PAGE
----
Usually I write about fine furniture or Vermont artisans or our environmental mission at Vermont Woods Studios. But I just read an article about capuchin monkeys in USA Today and had to pass it on. These clever little guys are being raised by the non-profit, Helping Hands, to be companions and assist people with special needs. The primates go to Monkey College and learn such tasks as putting on glasses, operating TVs and DVD players, turning lights on and off and getting a glass of water.
I remember meeting a tribe of capuchins on a trip to Costa Rica when the boys were little. We were hiking in Corcovado National Park on the Osa Peninsula. It was a lucky day– we saw howler monkeys and spider monkeys hanging out in the rainforest canopy. But no chapuchins until we finished our hike and stopped at a seaside hacienda to meet with a local naturalist. The capuchins had invaded the guide’s open air kitchen and were stealing nuts and bananas. It was obvious– this was not the first offense. After watching them at work in a kitchen (opening cabinets and drawers and using pics to crack nuts) I can see where capuchins would be skilled at tending to small motor skills for people who don’t have that ability.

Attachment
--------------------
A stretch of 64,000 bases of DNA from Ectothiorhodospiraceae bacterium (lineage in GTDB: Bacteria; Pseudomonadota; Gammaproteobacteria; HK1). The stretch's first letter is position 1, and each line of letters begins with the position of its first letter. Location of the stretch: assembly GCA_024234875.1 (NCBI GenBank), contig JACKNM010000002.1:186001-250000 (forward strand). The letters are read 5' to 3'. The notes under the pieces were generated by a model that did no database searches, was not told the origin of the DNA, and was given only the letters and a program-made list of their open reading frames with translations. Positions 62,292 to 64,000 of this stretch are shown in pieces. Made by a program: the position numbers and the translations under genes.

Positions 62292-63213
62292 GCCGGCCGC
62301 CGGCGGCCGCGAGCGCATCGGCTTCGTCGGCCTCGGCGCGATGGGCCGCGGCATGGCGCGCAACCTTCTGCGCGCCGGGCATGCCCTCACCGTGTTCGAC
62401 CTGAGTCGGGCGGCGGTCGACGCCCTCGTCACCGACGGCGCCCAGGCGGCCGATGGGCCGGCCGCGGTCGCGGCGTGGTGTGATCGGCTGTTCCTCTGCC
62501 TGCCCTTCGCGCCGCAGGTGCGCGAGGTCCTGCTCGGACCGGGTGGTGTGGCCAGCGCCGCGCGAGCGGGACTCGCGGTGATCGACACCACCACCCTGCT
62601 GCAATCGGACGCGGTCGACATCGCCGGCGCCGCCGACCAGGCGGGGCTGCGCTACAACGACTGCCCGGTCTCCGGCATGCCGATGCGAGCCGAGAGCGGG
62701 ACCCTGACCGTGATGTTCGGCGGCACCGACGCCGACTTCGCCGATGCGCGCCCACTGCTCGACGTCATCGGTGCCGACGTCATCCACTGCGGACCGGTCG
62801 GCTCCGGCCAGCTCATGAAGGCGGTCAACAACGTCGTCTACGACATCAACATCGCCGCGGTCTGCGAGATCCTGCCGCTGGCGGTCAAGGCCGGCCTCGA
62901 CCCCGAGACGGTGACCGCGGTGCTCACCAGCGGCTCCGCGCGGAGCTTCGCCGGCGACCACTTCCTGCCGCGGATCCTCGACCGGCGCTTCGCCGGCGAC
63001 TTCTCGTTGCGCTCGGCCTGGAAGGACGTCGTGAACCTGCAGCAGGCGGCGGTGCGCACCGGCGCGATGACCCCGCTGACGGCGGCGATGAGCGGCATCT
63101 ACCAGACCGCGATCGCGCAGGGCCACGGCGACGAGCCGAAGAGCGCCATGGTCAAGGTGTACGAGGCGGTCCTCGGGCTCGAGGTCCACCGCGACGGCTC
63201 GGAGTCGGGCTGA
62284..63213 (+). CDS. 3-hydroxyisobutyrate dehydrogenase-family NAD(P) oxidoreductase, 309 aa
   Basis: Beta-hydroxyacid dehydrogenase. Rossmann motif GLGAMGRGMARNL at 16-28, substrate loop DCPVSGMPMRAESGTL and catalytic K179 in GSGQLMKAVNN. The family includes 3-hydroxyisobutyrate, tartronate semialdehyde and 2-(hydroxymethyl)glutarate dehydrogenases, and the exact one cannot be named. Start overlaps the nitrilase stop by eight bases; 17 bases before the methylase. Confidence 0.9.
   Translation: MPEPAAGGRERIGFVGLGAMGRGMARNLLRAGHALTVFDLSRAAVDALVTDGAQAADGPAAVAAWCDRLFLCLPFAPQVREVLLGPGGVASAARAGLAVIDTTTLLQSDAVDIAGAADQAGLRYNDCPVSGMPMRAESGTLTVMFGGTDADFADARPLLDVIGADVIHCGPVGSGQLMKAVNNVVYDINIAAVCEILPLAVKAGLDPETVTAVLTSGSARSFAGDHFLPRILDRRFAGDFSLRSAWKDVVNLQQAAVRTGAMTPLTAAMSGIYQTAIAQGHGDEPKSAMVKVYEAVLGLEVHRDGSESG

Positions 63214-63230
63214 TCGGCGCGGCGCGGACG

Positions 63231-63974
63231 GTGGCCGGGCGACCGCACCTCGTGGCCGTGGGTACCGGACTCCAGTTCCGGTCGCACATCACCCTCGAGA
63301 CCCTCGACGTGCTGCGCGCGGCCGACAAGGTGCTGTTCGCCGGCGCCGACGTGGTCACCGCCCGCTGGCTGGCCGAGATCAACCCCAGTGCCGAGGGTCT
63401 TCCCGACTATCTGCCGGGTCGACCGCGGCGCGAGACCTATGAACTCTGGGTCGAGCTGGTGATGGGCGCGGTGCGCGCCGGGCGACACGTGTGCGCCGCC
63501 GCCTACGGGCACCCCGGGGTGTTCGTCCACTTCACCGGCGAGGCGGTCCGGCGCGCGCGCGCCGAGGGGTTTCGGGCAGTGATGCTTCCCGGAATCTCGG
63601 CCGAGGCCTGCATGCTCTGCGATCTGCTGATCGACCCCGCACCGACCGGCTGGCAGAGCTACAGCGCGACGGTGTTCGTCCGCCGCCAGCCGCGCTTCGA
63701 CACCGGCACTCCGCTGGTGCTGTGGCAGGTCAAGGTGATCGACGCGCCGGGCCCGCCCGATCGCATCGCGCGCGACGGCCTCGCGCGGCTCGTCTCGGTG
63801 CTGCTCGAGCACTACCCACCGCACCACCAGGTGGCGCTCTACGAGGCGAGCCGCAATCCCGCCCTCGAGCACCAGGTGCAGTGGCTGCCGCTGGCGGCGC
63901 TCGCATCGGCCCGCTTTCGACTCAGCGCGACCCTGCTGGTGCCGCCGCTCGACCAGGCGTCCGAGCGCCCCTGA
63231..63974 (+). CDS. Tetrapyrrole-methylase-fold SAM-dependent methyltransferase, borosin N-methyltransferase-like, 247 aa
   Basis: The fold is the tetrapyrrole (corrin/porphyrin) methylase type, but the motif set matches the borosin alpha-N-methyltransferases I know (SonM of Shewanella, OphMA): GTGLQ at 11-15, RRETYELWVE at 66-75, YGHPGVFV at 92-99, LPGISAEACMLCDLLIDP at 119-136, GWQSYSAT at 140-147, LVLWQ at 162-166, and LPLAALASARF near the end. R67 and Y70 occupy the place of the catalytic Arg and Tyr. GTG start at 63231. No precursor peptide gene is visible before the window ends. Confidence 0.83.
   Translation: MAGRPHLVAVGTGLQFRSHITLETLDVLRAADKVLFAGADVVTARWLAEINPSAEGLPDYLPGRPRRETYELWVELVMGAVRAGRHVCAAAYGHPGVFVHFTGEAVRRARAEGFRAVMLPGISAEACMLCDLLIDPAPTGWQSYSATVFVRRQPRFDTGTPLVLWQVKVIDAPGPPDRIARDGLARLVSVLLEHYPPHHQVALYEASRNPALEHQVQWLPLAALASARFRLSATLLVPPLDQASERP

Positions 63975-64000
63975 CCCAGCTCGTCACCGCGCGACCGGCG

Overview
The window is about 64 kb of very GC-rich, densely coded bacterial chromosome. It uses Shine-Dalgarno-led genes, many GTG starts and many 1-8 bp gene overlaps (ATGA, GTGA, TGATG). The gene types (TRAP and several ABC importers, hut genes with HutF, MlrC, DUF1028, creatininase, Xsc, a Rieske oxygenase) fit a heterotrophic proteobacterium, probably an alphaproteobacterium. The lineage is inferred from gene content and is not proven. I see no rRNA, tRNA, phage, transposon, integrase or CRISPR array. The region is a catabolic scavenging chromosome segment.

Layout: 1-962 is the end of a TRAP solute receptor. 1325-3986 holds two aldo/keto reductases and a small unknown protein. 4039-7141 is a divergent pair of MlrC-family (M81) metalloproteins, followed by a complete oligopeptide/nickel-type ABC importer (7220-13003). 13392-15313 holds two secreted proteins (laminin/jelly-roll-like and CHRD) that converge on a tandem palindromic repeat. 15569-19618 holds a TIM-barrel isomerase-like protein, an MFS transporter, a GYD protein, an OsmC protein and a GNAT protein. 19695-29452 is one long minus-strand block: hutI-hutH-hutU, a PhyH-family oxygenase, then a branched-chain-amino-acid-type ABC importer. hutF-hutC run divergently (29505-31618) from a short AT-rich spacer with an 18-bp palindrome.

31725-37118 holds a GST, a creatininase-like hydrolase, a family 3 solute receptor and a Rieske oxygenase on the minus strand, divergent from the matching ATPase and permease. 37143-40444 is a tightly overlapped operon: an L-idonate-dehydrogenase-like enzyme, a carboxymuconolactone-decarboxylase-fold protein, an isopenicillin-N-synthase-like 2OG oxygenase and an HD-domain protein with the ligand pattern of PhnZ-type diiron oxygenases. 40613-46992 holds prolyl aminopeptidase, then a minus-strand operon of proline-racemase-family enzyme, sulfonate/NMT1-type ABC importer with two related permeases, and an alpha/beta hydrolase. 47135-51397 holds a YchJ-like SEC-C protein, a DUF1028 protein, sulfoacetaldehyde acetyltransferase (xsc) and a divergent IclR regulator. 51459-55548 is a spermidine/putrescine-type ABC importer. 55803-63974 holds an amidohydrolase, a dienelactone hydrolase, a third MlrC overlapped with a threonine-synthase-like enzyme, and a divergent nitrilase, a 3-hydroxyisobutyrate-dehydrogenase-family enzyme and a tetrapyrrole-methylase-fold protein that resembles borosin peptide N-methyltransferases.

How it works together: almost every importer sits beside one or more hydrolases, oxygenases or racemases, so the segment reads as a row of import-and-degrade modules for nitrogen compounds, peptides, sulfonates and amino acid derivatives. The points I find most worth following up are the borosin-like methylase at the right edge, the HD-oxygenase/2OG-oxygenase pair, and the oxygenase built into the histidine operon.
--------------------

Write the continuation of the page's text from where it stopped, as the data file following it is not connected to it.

I’m sure having a monkey in your house isn’t for every family with special needs but if you’re interested and want to learn more, visit Helping Hands. On their website you can find out who they serve (emphasis is on veterans and people with spinal cord injuries), apply for a monkey and donate to a great cause.
These capuchin monkeys at Helping Hands are raised in captivity but if you’re interested in conservation of the species, check out the work our friend Kevin Peterson is doing at the Eco Preservation Society in Costa Rica and Central America. He is always looking for donors and student volunteers to help conserve the rainforest and it’s inhabitants.
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This blog is written by your friends at Vermont Woods Studios. Check out our Vermont made furniture and home decor online and visit our showroom and art gallery at Stonehurst, the newly restored 1800s farmhouse nestled in the foothills of the Green Mountains.